Art isn’t just about the drawing. It isn’t just about the shading or the shape or the fancy pencils that blend and smudge. Art is about confidence and empowerment and an opportunity to speak up and share your ideas with others. It’s about a different way of thinking that allows the openness needed for all kids to find their space firmly within it’s wide open boundaries. It’s a vital component to a child’s overall cognitive, social, and emotional development. It’s a way of teaching and learning that kids love. It has the potential to create a powerful lasting impression.

Photo by moostive accessed October 24th, 2013 from Flickr.

Learned Something New About Myself

I came to an interesting realization yesterday. Well, interesting to me at least. I was thinking about how good it felt to write my last blog post. I was thinking about how, when it’s quiet and I have some time, I like to write blog posts.

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Then I took a look back at my blog and realized that, while I don’t post as much as many (rare to get more than one blog post a month from me), I have posted about once a month for several years years now. And then I started thinking about all the other writing I do/have done: narratives, my gigantic thesis, proceedings paper for conferences, private journals, various essays. And then I thought about how writing has been a constant in my life since I wrote a winning entry and went to the Young Authors conference way back when I was twelve years old.

And I had this sudden realization that I am a writer.

That was a major shift in my identity. Subtle too though because I think I’ve always been a writer but just didn’t know it. As soon as I had that, I guess I can justify the word here, revelation, it felt right, like a puzzle piece fitting into the empty space where it belongs.

And then so much about what I do and who I am made sense. I LOVE to teach writing. It’s one of my favorite things to teach. Why? Because I’m passionate about it.

When it’s quiet in my home (rare these days…thankfully!), one of the activities I find a deep sense of personal fulfillment within is writing blog posts. Why? Because I’m a writer.

I want to earn my PhD some day. Why? Partly because I want to learn more, of course, but also because I want to write more about what I started writing about in my thesis. Crazy to my husband and many others but now perfectly sensible to me. Why? Because I’m a writer.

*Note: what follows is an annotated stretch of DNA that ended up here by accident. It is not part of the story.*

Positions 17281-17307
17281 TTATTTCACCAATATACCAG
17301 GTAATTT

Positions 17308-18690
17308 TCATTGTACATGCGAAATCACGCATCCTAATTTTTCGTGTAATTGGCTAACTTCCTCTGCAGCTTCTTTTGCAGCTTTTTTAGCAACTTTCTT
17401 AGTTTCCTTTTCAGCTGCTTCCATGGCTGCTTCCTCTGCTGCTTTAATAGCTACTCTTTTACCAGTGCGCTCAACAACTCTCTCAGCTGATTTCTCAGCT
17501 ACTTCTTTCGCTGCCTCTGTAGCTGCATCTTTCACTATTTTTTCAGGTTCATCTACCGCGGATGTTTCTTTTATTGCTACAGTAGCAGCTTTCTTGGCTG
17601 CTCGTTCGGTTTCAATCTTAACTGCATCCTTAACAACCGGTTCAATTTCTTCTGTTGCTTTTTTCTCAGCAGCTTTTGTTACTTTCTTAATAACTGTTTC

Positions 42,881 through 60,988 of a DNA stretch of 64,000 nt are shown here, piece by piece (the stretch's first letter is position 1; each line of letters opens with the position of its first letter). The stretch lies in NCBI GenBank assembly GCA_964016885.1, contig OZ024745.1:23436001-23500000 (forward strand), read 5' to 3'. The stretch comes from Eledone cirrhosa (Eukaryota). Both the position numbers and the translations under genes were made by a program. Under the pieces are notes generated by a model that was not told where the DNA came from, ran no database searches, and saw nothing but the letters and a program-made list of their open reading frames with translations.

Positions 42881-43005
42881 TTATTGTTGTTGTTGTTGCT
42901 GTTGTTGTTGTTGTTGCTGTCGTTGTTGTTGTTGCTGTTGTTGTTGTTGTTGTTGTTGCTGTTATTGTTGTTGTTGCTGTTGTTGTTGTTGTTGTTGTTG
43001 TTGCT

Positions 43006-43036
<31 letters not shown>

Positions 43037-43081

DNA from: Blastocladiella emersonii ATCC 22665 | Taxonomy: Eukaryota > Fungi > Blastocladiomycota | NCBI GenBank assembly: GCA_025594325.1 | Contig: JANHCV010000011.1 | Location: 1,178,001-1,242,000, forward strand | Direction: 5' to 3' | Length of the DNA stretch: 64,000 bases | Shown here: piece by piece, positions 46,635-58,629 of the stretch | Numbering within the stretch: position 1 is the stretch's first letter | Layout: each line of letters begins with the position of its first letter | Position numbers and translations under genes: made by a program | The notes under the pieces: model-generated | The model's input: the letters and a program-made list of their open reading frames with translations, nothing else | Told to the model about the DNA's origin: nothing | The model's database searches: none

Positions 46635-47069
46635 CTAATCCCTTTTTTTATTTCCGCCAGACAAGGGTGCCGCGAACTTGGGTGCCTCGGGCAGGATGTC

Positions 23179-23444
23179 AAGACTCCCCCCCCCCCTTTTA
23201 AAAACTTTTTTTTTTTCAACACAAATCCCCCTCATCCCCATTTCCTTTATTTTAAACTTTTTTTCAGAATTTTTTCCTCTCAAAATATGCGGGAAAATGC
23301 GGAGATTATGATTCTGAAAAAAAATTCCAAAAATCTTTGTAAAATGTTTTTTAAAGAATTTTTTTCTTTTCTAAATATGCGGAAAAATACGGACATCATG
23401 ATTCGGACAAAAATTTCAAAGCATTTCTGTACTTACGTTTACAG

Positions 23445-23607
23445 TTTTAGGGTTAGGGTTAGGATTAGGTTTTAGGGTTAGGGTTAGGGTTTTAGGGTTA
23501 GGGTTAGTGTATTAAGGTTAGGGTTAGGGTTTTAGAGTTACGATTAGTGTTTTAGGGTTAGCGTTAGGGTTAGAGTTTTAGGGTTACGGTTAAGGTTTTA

So, big deal, right? What does this have to do with anyone but me? Well, not much, except that it does speak to this little phrase “life-long learner” we toss around all the time in the field of education. We want our students to become, or remain, life-long learners. But how do we do that? How do we ensure that throughout their lives our students are going to continue to try new things, and push outside their comfort zone, and reflect on what they are doing and critically think and rethink what they are doing in life and why?

Those answers are huge, complicated, and multi-layered. But I think that one key is to model to our students that we are learning too, and loving all the joy, difficulty, discomfort and accomplishment that comes with learning at any age. Kids aren’t stupid; they know what an adult learner looks like. So you can’t fake it. You have to find a way to work in what your passionate about into your life as a teacher and a parent so kids can see for themselves what it looks like.

Another piece is to help kids find what they are passionate about. Help awaken that. I would hope that finding one’s passion or calling in life would be an important part of what teachers call ‘teaching’ each day.

Finally, make sure that the kids are enjoying themselves enough and feel safe and relaxed enough to allow for self-discovery and a love of learning in the classroom. If I’ve said it once I’ve said it a thousand times; we force children to go to school, the least we can do is make it a fun place to be. Our students are, after all, children. It’s a good exercise to watch how they act and what they do when left on their own and then compare it with how they act and what they do in a school or classroom.